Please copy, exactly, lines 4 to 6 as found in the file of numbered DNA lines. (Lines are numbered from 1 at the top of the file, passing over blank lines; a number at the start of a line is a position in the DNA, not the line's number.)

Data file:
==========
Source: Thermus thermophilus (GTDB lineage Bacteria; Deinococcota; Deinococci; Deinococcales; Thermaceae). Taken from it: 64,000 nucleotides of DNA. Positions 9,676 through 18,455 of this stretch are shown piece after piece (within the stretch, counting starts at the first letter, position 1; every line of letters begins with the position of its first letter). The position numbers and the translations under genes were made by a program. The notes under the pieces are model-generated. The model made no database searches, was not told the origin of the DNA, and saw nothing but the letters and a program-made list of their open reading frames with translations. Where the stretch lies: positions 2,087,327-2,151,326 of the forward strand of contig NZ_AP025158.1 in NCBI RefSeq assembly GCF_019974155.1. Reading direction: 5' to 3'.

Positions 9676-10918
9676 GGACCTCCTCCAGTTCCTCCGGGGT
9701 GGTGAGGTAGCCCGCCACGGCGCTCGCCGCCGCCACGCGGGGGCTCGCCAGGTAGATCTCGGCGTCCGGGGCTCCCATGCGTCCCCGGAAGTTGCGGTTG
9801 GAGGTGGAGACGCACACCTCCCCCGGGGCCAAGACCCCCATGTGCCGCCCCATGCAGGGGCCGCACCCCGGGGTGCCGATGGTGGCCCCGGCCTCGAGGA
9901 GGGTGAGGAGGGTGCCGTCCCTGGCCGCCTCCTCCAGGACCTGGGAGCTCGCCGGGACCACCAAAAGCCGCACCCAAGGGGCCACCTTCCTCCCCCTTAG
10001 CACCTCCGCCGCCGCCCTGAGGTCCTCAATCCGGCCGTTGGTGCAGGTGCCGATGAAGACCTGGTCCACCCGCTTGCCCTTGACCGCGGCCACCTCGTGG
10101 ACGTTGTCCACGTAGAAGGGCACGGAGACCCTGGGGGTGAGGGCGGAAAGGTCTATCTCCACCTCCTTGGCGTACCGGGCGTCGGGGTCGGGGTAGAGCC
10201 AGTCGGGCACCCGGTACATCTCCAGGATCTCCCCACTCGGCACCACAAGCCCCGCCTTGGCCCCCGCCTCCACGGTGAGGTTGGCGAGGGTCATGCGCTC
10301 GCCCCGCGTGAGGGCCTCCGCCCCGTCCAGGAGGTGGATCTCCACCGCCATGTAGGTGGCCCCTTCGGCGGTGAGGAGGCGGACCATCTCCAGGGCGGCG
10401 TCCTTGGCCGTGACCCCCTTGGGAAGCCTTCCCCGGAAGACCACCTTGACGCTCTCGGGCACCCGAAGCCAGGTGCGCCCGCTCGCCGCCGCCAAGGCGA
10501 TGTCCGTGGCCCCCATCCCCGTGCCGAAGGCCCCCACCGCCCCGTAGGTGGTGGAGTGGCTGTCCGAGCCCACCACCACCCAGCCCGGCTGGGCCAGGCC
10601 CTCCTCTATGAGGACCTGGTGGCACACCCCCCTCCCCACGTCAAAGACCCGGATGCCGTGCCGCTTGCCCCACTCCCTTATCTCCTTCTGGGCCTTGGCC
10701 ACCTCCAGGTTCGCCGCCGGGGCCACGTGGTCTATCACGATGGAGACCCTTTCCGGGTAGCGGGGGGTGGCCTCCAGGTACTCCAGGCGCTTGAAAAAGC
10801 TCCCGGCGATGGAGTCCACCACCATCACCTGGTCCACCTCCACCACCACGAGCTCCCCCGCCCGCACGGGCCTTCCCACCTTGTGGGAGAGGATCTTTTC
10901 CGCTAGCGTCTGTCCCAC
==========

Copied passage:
9701 GGTGAGGTAGCCCGCCACGGCGCTCGCCGCCGCCACGCGGGGGCTCGCCAGGTAGATCTCGGCGTCCGGGGCTCCCATGCGTCCCCGGAAGTTGCGGTTG
9801 GAGGTGGAGACGCACACCTCCCCCGGGGCCAAGACCCCCATGTGCCGCCCCATGCAGGGGCCGCACCCCGGGGTGCCGATGGTGGCCCCGGCCTCGAGGA
9901 GGGTGAGGAGGGTGCCGTCCCTGGCCGCCTCCTCCAGGACCTGGGAGCTCGCCGGGACCACCAAAAGCCGCACCCAAGGGGCCACCTTCCTCCCCCTTAG